A hot day in a foreign country.
You sit at a café. You order something to drink. You get 350 milliliters of liquid — roughly four thirsty sips, if you want to be technical — and if you’re still dry you need to order another 350 milliliters of whatever it was you were drinking, and they will keep track, and you will pay for each 350-milliliter installment.
You’ll know it’s 350 milliliters because, often, that number is on the glass itself, etched alongside a line about two-thirds up the side. The line is there to reassure both parties.
There is no ice. This is also to reassure both parties. Ice is a comfort and a pleasure, but it’s impossible to charge for, so the café management prefers to omit it. Ice is also a cheap way to get the primary liquid to hit the etched line sooner, and the customer is wise to that scam.
What remains is this: a few sips of a lukewarm beverage served in an atmosphere of mutual dislike and suspicion.
A hot day anywhere in the U.S.A.:
You sit at a coffee shop, or a diner, or you walk up to the counter at a fast-food place. You order something to drink. You then enter into an unspoken arrangement with the establishment in which they agree to refill your cup with water, iced tea, Diet Coke — you name it — until your thirst is slaked or your bladder complains.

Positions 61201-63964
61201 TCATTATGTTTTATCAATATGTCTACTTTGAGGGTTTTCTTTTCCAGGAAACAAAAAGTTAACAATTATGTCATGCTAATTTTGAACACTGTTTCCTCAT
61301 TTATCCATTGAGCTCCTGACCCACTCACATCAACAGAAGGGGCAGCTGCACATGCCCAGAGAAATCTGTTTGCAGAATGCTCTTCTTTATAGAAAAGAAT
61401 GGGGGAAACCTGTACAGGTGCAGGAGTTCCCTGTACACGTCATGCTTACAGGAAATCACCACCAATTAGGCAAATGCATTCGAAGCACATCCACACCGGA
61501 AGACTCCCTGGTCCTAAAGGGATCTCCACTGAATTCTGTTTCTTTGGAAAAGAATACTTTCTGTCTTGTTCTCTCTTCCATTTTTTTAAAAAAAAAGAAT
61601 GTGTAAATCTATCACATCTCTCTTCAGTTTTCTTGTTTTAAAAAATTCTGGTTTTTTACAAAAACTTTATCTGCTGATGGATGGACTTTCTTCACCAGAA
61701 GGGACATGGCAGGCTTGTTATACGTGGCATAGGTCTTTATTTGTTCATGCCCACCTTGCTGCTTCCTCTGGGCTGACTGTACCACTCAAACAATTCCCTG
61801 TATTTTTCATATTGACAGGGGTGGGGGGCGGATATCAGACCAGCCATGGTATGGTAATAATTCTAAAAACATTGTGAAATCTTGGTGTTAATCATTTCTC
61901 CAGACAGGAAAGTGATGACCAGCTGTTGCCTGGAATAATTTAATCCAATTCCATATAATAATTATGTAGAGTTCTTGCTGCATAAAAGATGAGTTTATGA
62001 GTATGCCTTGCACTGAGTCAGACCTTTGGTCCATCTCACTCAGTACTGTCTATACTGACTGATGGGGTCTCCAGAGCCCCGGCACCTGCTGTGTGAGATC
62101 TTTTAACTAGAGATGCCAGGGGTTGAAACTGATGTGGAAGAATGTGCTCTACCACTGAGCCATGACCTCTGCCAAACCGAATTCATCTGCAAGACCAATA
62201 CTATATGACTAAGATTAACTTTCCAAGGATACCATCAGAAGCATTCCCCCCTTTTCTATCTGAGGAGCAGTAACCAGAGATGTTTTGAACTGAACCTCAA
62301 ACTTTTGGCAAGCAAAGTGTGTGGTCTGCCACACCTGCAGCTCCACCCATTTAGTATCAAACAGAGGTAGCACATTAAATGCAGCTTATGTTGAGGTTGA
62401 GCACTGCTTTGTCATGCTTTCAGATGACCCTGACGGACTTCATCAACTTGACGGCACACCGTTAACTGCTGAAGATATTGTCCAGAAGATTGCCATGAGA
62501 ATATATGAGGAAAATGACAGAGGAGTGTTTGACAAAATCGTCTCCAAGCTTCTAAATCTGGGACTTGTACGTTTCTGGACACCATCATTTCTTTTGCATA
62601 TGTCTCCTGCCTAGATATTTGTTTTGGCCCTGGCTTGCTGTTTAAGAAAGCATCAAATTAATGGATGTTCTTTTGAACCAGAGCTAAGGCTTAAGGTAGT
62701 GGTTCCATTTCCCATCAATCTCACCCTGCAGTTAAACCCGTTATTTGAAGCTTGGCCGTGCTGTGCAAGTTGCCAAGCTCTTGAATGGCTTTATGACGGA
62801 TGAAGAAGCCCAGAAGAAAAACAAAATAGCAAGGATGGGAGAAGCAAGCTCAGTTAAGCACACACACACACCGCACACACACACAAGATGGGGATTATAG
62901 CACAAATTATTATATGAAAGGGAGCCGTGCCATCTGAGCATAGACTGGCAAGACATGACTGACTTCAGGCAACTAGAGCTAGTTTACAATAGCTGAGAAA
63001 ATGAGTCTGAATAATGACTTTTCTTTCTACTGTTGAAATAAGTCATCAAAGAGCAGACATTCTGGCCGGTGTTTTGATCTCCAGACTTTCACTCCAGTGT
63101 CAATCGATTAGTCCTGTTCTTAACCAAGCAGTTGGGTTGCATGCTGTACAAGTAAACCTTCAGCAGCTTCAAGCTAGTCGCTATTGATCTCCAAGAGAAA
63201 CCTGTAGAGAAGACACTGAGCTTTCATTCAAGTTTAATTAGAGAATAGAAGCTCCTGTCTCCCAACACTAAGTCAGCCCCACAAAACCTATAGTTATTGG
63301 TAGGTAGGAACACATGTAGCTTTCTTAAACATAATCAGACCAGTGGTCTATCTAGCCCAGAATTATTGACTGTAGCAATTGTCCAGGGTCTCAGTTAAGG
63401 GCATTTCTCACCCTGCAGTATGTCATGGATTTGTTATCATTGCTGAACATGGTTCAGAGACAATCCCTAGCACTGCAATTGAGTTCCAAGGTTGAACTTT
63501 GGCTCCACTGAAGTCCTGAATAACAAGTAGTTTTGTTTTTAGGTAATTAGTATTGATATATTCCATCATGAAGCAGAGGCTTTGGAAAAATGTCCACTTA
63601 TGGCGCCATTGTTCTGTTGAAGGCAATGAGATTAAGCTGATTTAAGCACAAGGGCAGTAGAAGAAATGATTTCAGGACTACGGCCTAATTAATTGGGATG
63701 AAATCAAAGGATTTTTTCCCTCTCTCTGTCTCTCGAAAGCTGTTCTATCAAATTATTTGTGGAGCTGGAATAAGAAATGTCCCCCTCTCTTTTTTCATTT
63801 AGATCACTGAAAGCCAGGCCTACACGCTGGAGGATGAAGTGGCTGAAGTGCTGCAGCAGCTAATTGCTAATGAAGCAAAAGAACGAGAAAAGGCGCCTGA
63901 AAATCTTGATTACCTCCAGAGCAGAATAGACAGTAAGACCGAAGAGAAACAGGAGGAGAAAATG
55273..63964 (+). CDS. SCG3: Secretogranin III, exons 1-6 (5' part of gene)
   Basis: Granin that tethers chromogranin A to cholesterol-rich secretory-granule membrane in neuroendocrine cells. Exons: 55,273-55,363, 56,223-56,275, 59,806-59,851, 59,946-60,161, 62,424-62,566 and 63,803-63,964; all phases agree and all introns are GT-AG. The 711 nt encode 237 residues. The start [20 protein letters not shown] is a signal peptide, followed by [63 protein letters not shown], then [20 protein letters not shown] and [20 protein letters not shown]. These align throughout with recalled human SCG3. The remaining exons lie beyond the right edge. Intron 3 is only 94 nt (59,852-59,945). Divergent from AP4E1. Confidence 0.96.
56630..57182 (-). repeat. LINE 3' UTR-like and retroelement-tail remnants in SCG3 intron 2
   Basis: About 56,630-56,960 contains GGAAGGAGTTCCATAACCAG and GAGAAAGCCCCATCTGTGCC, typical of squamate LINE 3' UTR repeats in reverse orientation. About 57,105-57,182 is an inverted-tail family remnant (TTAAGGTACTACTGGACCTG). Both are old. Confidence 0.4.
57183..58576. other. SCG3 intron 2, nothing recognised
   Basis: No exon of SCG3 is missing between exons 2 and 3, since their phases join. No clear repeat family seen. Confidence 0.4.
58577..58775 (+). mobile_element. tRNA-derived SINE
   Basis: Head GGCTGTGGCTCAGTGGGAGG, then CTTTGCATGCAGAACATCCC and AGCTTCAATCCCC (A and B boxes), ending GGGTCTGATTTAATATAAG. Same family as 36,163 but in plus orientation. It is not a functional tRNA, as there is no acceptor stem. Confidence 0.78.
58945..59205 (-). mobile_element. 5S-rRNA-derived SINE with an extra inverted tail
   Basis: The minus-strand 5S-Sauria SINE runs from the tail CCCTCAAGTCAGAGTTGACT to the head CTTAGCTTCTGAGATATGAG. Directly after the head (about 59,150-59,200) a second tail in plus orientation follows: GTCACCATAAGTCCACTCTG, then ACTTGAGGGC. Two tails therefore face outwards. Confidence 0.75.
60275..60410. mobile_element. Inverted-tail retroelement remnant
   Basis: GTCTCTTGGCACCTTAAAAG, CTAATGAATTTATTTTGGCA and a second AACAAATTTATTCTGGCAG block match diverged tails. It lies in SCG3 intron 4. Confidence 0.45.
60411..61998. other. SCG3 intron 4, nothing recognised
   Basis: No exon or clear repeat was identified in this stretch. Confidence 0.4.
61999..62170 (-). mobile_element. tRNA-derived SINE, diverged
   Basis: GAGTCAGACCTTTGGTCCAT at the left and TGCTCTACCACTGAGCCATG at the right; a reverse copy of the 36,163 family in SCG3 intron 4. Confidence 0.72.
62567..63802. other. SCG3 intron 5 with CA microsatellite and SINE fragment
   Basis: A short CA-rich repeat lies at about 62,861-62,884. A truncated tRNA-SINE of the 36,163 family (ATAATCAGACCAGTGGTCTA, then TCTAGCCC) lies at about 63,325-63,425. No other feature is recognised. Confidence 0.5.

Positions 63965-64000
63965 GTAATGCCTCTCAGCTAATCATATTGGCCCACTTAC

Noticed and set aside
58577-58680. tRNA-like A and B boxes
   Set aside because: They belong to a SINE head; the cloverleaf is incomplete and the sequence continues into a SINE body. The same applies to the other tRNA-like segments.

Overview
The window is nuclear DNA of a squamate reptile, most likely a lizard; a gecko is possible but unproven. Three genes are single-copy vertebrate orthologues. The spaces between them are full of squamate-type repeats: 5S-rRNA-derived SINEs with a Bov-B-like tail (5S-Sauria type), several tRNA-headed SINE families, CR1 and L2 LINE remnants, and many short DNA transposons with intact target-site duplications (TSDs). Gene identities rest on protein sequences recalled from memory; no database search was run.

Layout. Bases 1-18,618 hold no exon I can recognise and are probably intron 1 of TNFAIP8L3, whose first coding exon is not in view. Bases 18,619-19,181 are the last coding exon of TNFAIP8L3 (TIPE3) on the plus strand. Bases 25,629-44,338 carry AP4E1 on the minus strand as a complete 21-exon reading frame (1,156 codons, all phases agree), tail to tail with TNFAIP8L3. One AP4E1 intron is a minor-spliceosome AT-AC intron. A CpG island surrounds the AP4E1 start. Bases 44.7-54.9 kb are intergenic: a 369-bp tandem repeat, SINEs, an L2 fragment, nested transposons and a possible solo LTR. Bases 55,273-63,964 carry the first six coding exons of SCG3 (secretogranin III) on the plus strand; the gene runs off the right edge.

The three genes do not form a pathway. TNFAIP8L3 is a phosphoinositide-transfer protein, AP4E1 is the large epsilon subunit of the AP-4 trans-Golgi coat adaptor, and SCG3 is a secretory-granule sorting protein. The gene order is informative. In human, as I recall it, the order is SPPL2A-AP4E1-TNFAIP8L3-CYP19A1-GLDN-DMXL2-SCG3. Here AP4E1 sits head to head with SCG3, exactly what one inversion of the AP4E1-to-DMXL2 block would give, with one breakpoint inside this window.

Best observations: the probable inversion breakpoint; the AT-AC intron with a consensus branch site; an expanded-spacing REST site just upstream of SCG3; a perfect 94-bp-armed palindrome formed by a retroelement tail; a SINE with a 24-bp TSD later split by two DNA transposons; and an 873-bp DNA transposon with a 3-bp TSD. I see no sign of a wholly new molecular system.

Someone will come by every few minutes and top off your water or iced tea, often by pouring sideways from the pitcher in order to give you plenty of ice. You don’t mind the ice, for two reasons: One, the cup is usually enormous — the size of a typical European bathroom sink — so plenty of room for everything; and two, they will keep refilling it, over and over again. They will refill your cup whether you order anything else or not; they will refill your cup after presenting you with the check; and they will refill your cup in the momentary interval between your paying the check and your walking out the door.
If you make the same request at a McDonald’s, the transaction takes on a Buddhist simplicity: They hand you a cup, point you to the drink machine, and say, essentially, “Have at it.”
While it is true that America in 2019 often seems like a toxic stew of anger and mistrust, that is the case mostly in virtual realms — online or onscreen. In the real-life dimensions of diners and fast-food places and hunger and thirst, America is a spectacularly generous place. Americans mostly pour from the side of the pitcher, to give you more of what you really want.
This article appears as “Free Refills” in the September 9, 2019, print edition of National Review.